Cooking beans

Contributed by Preston Maring, MD

Cooking beans

In the past, I have been vaguely intimidated by the thought of cooking beans from scratch. There's always the admonition to spread them out somewhere and look for stones or other weird things that got mixed in. Then there are complicated instructions about how to soak them, for many how many hours, overnight or not, whether or not to throw away the soaking water as it is said to reduce whatever it is that causes flatulence from beans, and instructions to buy an imported clay pot in which to cook them.

It probably is a good idea to see if there are any obvious stones though I have never seen one in my beans. I think it's easiest to just cook up a pound of beans as you could use them a few times during a week's worth of meals. They are tasty, inexpensive, versatile, and healthy — depending of course on what is served with them.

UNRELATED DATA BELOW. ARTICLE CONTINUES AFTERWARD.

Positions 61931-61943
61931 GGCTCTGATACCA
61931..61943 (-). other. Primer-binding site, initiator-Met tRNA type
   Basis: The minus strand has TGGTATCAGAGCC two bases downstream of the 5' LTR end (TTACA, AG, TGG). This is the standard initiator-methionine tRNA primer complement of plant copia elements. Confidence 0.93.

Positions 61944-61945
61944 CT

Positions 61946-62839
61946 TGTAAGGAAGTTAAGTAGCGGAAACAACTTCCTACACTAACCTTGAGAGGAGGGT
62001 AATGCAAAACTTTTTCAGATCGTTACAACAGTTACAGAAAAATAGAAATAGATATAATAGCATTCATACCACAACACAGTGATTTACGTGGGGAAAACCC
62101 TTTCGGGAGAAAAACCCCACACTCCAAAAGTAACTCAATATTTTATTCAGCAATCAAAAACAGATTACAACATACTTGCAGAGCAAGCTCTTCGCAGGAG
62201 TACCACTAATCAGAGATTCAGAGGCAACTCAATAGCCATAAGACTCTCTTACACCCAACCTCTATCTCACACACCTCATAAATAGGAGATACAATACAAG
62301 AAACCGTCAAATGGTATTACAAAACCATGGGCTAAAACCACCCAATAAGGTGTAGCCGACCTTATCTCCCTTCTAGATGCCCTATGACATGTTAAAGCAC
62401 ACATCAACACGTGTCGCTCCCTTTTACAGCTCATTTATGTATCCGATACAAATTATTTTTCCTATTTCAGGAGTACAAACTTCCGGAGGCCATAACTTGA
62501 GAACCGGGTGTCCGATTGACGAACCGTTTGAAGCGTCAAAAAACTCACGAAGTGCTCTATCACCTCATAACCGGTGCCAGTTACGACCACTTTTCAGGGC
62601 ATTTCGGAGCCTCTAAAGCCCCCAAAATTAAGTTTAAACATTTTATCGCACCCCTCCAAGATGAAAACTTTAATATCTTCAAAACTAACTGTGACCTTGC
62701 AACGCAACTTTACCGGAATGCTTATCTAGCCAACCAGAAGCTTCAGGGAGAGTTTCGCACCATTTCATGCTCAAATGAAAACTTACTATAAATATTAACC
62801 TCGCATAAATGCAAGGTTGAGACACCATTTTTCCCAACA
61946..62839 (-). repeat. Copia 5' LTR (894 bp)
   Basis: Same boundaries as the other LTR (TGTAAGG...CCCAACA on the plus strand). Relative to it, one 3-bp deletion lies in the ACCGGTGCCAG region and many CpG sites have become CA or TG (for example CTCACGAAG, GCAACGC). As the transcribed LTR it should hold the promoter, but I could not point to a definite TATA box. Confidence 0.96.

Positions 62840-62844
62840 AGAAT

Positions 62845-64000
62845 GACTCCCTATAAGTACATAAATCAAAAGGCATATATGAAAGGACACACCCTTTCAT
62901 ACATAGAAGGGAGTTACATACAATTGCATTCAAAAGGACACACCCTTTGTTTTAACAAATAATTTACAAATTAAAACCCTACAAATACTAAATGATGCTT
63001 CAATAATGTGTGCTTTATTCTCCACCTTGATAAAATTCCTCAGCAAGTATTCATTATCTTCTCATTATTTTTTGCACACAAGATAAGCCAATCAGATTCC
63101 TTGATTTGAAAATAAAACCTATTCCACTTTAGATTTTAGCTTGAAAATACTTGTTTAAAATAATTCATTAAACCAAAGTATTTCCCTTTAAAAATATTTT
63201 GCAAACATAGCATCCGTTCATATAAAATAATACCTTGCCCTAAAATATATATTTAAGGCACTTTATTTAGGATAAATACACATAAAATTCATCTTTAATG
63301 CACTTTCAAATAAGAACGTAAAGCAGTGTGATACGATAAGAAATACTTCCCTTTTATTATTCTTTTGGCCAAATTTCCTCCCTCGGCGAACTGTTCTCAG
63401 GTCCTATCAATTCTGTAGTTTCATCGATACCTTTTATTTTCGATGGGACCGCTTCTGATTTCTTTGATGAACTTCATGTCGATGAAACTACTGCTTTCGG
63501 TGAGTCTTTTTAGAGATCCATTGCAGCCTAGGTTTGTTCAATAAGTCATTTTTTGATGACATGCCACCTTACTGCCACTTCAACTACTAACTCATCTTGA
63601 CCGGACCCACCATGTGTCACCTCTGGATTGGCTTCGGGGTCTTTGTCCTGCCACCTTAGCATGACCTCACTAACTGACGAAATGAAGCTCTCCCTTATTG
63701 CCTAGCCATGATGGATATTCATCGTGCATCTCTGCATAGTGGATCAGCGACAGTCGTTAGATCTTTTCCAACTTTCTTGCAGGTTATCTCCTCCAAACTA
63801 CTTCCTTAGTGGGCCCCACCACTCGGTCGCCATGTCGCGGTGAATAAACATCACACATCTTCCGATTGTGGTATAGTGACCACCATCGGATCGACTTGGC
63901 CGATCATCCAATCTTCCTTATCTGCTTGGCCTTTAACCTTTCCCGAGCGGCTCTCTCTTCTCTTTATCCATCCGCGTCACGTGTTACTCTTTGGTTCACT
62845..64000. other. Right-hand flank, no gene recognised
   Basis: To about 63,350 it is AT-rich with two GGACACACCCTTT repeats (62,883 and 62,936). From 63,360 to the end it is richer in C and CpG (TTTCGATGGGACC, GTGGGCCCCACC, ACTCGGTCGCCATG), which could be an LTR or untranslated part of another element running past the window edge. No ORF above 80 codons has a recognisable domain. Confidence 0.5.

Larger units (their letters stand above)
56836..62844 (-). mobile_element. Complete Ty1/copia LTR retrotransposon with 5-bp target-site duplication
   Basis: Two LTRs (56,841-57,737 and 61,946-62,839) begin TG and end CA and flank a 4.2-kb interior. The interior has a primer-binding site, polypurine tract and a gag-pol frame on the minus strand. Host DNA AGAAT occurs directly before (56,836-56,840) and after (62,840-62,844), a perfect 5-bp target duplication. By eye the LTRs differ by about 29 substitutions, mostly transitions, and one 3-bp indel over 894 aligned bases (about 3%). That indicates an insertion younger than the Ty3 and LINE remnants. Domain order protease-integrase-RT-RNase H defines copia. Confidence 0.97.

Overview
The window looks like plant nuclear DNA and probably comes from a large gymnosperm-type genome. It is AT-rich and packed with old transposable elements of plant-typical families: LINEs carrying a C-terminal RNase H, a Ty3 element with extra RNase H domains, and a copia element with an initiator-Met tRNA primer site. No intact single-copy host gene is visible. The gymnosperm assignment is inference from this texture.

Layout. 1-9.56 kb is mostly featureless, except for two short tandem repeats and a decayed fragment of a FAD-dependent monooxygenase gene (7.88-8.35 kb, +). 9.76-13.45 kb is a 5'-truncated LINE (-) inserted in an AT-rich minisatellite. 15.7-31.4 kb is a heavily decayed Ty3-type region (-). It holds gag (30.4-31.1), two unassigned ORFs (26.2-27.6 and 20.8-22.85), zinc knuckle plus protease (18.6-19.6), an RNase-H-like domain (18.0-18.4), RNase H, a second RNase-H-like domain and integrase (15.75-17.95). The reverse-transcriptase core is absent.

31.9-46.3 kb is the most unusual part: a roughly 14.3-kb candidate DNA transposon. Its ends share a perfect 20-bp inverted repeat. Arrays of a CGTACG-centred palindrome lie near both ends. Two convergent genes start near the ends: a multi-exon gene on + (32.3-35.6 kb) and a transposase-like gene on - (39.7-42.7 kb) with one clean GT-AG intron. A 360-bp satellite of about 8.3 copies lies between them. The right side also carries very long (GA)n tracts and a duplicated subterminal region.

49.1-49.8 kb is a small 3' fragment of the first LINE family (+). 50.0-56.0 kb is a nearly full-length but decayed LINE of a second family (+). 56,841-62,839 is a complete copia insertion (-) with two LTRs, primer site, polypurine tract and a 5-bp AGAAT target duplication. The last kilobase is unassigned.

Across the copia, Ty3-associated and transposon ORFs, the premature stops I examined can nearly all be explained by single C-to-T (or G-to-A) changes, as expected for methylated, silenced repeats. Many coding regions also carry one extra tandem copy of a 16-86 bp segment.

• 1 pound beans dried beans
  • 1 tablespoon olive oil
  • 1 carrot, finely diced
  • 1 stalk of celery
  • 1/2 onion


  1. Look for stones. 
  2. Cover with 2 inches of water. Let them sit for at least 6 hours. 
  3. Sauté carrot, celery, and onion in olive oil in a large pot that has a cover. 
  4. Add the beans, either with the soaking water or with fresh water. As the beans often swell up to about twice the size, you may have to add more water to cover them with an inch of water. Bring to a boil then reduce to a simmer. Cover partially or not. Look at them once in a while and add water to keep them covered. Cook them until tender — up to 3 hours depending on the bean.